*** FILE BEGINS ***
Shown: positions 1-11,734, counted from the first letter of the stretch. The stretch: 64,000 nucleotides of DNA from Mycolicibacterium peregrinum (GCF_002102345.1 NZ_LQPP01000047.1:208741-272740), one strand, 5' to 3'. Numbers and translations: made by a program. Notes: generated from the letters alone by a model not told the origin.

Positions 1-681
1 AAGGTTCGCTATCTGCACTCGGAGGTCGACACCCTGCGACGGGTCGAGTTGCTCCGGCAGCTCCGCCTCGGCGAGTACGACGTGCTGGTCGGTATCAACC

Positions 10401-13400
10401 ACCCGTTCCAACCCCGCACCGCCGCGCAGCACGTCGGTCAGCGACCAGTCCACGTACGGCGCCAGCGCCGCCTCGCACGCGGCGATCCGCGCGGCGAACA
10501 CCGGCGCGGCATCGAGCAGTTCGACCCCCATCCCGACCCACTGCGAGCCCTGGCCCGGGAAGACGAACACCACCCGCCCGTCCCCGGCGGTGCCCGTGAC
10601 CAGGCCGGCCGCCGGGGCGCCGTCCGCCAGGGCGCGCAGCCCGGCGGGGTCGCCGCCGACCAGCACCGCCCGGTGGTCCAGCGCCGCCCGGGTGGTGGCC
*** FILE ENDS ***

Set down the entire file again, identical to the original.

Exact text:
Shown: positions 1-11,734, counted from the first letter of the stretch. The stretch: 64,000 nucleotides of DNA from Mycolicibacterium peregrinum (GCF_002102345.1 NZ_LQPP01000047.1:208741-272740), one strand, 5' to 3'. Numbers and translations: made by a program. Notes: generated from the letters alone by a model not told the origin.

Positions 1-681
1 AAGGTTCGCTATCTGCACTCGGAGGTCGACACCCTGCGACGGGTCGAGTTGCTCCGGCAGCTCCGCCTCGGCGAGTACGACGTGCTGGTCGGTATCAACC

Positions 10401-13400
10401 ACCCGTTCCAACCCCGCACCGCCGCGCAGCACGTCGGTCAGCGACCAGTCCACGTACGGCGCCAGCGCCGCCTCGCACGCGGCGATCCGCGCGGCGAACA
10501 CCGGCGCGGCATCGAGCAGTTCGACCCCCATCCCGACCCACTGCGAGCCCTGGCCCGGGAAGACGAACACCACCCGCCCGTCCCCGGCGGTGCCCGTGAC
10601 CAGGCCGGCCGCCGGGGCGCCGTCCGCCAGGGCGCGCAGCCCGGCGGGGTCGCCGCCGACCAGCACCGCCCGGTGGTCCAGCGCCGCCCGGGTGGTGGCC